In February 2020, an annual volunteer expo hosted at the Peggy Notebaert Nature Museum drew 2,500 attendees, on top of representatives from the scores of participating nonprofit organizations and social service agencies.
Given all of the COVID-19 mitigation restrictions still in place, it’s impossible to conceive of such an event taking place in 2021. But organizers at the nature museum are giving it a go. Virtually.
A Zoom edition of the Chicago Volunteer Expo, founded in 2013, will take place 10 a.m.-4 p.m. Sunday and will be split into three two-hour sessions. Pre-registration is required to attend, with one-third of the available slots already taken.
“If we have three full sessions, it’s going to be a wild day,” said Zack Ater, senior director of guest experience and engagement at the museum. “I like to think we’re prepared for that.”
After surveying past participants, the museum decided the expo was too important to cancel, given the scale of its one-stop shop approach to volunteer recruitment, Ater said.
“Back in the fall, we asked ourselves, ‘What is the need for volunteers?’ We sent the survey out and got a strong response that organizations have opportunities,” he said.
The overarching message was that while volunteering looks different during the pandemic, organizations still need support.
“The goal of the expo is connecting organizations with volunteers, and we felt like we should listen to them,” said Ater.
Housing Opportunities for Women (HOW), which provides housing and wraparound services to homeless individuals, is one of the organizations taking part in this year’s expo.
“Volunteers are a huge part of what we do, from serving as board members to sorting in-kind donations — it runs the gamut,” said Mary Coy, HOW’s director of development. “So much of our work was face-to-face, and our model has had to adapt. We’ve had to find new ways to engage volunteers in that new normal.
Several of HOW’s volunteer opportunities are well-suited for these socially distanced times, she said. Mock employment interviews can be conducted remotely with HOW’s clients, as can webinars on topics like financial literacy. HOW also encourages volunteers to lead “teach a skill” classes, such as yoga or painting.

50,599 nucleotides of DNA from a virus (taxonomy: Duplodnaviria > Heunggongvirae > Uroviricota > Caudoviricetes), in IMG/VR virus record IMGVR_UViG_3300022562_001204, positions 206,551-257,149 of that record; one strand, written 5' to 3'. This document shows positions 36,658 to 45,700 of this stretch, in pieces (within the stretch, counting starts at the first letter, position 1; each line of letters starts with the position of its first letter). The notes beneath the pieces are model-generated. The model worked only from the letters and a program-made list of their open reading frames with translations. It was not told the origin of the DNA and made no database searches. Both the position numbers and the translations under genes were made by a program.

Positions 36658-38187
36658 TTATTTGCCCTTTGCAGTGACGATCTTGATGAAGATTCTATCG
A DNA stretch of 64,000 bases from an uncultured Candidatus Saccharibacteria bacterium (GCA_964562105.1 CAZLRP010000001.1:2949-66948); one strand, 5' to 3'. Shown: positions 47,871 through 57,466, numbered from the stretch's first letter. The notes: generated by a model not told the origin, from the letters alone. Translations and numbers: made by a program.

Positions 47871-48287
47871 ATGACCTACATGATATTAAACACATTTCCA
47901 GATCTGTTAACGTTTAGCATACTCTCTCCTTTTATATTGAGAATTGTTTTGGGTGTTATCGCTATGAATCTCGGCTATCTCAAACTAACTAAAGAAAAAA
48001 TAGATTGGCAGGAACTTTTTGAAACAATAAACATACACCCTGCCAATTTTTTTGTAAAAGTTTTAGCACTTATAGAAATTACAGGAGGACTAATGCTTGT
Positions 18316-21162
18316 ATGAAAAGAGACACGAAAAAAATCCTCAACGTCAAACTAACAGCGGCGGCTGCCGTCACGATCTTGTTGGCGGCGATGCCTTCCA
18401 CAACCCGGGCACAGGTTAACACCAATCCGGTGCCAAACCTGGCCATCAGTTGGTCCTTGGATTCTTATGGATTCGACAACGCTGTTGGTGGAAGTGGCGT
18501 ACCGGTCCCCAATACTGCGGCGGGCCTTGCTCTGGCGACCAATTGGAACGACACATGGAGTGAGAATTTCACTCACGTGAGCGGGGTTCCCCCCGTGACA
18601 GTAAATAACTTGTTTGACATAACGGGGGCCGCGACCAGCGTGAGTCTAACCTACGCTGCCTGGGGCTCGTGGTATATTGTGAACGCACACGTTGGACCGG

Outdoor volunteer activities including gardening and cleanups at HOW’s buildings have been manageable during the pandemic, as well, said Coy.
Andrea Lee of UCAN Chicago, which provides a host of services to at-risk youth and young adults, echoed the need to rethink how best to harness the power of volunteers in the last year.
All but one corporate group canceled its volunteer outing with UCAN in 2020, and many of its typical activities, such as creating indoor murals, weren’t possible. At the same time, UCAN received an influx of interest in its work in the aftermath of George Floyd’s murder and the protests that followed.
“People have been interested in virtual volunteering, but our youth are tired of being in Zoom rooms,” said Lee.
Instead, UCAN has taken the lead on community-based projects in North Lawndale, from serving up soup to residents, to coordinating cleanups and taking part in events such “Light Up Lawndale” over the holiday season. “We have the capacity to schedule events, get supplies and organize people,” Lee said.
The real value of volunteers is more than the tasks they accomplish, said Lee and Coy.
“A main objective of ours is also to provide a window into what the life of a kid might be in DCFS,” said Lee. “Those types of lives are often quiet and hidden. This provides more understanding.”
In many ways, volunteers are an organization’s greatest ambassadors, said Coy.
“We are always trying to figure out ways to broaden our base of supporters, to share with more people who we are and what we do,” she said. “When a volunteer posts things to their (social media) network, we have a wider base of people advocating for our work.”
Taking part in the virtual expo are more than 75 nonprofits whose causes range from the arts to the environment to social justice. Attendees will be able to connect with the organizations individually through break-out rooms.
Ater and his team walked organizations through the process during a rehearsal earlier in the week to work out any technical difficulties.
On the attendee side, people will log in to their chosen session, they’ll watch an introductory presentation, and then it’s off to the break-out rooms, he explained. Attendees are encouraged to look over the exhibitor list in advance to create a “must-meet” list.
Exhibitors have been coached to run through their two- to five-minute spiels on a continuous loop, sharing links and fielding questions in Zoom’s “chat” feature.
“Is that going to work perfectly? No. And that’s OK,” said Ater.
Coy said she’s optimistic the virtual expo will prove a worthy substitute for the in-person fair.
Though there’s nothing quite like standing across a table from a prospective volunteer, making eye contact, and sharing your passion for your organization’s work, “We’re going to do our best to simulate that,” she said.